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Tip of the Week 81 - Facter fork bombs and timeouts - what are they, how to prevent them

On April 11th 2018 we wrote about external facts. Within the mentioned posting we explained the possibilities you have and that you can use executables (like shell scripts) which will allow you to add individual facts.

What we have not talked about is the facter fork bomb and long facter execution times which you can run into easily.

Facter fork bomb

What is the facter fork bomb? A fork bomb means that the same process executes itsef over and over again.

Facter fork bomb example

Consider the following external facter shell code:

$osfamily=$(facter -p
case $osfamily in

Facter fork bomb explanation

You want to return different values, depending on the facts. But what will happen:

Facter executes the shell script. The shell script itself executes facter, which will exectute the shell script, which will execute facter,…..

Welcome to your first facter fork bomb. Within a couple of seconds your system will be unusable, running on high load and eating memory.

Facter fork bomb prevention

Never use the facter executable in an external, executable fact. If you really must use a fact, then please consider writing a custom fact in Ruby.

Here you can easily use facter.value to access available facts without the experience of a fork bomb.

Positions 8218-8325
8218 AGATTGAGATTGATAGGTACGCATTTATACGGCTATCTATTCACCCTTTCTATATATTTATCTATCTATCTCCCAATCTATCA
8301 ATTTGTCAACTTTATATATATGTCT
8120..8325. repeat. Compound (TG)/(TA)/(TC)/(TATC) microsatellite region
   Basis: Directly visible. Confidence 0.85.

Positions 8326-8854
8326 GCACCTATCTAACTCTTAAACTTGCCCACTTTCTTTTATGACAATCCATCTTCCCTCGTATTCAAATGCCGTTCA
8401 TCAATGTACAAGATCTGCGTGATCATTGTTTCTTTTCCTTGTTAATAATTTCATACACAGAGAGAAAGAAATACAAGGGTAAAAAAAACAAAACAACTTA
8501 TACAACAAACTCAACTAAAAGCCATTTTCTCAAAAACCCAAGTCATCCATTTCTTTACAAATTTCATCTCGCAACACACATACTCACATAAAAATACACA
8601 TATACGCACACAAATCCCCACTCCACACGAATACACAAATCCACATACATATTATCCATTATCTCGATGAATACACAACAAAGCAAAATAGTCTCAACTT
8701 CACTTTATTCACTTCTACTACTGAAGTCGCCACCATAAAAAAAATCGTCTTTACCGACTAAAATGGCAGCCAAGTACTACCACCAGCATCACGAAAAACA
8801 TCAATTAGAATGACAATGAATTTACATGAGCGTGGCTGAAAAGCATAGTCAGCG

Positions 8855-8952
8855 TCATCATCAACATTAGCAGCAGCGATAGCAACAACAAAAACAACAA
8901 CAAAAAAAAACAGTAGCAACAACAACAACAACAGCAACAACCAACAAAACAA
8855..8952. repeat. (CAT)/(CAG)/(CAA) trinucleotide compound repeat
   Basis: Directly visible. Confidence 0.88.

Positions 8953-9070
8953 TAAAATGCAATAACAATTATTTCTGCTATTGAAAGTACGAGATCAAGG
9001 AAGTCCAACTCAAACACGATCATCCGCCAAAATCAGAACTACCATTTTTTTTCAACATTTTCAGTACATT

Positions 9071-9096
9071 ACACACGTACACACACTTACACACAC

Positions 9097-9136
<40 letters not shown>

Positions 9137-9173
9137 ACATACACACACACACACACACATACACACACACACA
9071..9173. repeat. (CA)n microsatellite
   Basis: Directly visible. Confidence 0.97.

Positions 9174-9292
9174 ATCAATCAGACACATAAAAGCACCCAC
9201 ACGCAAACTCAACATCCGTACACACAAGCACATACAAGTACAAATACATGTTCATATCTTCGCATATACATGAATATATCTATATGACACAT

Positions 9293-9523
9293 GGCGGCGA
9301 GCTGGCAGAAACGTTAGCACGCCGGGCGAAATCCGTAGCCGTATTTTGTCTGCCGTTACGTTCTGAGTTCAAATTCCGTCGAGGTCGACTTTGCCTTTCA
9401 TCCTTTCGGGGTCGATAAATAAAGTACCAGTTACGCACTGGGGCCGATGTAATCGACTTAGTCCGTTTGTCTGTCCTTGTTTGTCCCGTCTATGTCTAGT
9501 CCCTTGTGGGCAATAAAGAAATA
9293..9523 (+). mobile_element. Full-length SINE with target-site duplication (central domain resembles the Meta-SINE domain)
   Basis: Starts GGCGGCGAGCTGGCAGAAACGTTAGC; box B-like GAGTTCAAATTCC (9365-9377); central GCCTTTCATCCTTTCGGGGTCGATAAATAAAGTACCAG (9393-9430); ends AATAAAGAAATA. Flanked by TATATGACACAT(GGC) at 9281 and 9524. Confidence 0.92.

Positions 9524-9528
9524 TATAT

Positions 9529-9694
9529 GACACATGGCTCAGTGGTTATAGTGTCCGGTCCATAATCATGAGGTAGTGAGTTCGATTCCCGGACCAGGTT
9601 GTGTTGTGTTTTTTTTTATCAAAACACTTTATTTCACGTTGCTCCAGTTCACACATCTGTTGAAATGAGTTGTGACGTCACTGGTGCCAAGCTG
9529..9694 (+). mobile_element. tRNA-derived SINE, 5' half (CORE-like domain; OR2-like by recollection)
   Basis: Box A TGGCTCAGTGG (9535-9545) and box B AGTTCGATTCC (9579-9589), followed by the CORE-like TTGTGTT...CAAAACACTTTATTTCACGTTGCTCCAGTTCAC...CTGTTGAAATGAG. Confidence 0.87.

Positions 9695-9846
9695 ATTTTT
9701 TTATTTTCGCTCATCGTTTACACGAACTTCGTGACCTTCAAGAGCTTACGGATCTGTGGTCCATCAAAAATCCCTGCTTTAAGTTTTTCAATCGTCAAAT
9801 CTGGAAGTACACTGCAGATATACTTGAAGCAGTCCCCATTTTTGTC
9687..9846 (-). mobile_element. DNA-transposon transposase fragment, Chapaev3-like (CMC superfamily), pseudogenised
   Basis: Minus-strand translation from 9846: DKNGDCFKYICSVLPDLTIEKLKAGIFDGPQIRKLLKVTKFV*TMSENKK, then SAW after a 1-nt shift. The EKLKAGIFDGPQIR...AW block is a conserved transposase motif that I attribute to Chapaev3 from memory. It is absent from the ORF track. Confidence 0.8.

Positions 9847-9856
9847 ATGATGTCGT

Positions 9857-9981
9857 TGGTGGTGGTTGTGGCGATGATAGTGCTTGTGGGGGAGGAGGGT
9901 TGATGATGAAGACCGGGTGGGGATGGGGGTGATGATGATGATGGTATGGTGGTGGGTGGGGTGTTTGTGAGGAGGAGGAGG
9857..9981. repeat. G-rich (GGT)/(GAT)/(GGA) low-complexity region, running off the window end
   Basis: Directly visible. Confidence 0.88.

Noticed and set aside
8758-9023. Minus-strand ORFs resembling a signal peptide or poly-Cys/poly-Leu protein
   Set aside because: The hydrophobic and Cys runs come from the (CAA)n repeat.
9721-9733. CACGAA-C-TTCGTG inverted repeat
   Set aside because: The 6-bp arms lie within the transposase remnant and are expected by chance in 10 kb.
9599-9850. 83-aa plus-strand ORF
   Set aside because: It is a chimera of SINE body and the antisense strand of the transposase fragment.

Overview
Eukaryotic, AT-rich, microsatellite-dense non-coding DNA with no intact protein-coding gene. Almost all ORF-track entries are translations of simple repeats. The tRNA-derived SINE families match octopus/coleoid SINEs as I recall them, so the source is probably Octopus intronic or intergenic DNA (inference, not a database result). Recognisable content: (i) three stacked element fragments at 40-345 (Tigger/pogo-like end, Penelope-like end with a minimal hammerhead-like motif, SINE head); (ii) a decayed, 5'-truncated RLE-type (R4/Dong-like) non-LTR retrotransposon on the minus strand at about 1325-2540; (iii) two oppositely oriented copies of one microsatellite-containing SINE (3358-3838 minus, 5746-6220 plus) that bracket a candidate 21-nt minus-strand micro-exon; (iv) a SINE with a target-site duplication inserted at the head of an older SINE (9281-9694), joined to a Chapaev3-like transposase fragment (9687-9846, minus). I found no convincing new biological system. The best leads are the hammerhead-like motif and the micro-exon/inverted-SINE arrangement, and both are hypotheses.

Facter execution times

Another issue which can occur is that facter takes a hugh amount of time to collect facts. Sometimes this can be related to an external or custom fact where you try to connect to a non-performance system collecting data.

Facter timeout example

Consider your 200 nodes to query information e.g. from LDAP or a remote database.

See the following code example:

$role=$(ldapsearch -b 'cn=role, cn=$(hostname) ou=Servers, dc=example42, cd=com' -h -l 3600
echo "role=$role"

What happens if your LDAP server is not available, slowly responding or available over a highly saturated network link only?

Facter will take long time to collect all information. This can even lead to a timeout.

Facter timeout prevention

Don’t access remote systems from facter. Either the remote system can not deal well with the amount of requests or single nodes can not access the remote system.

Each external (executable) fact should use local resources only.

Happy hacking, Martin Alfke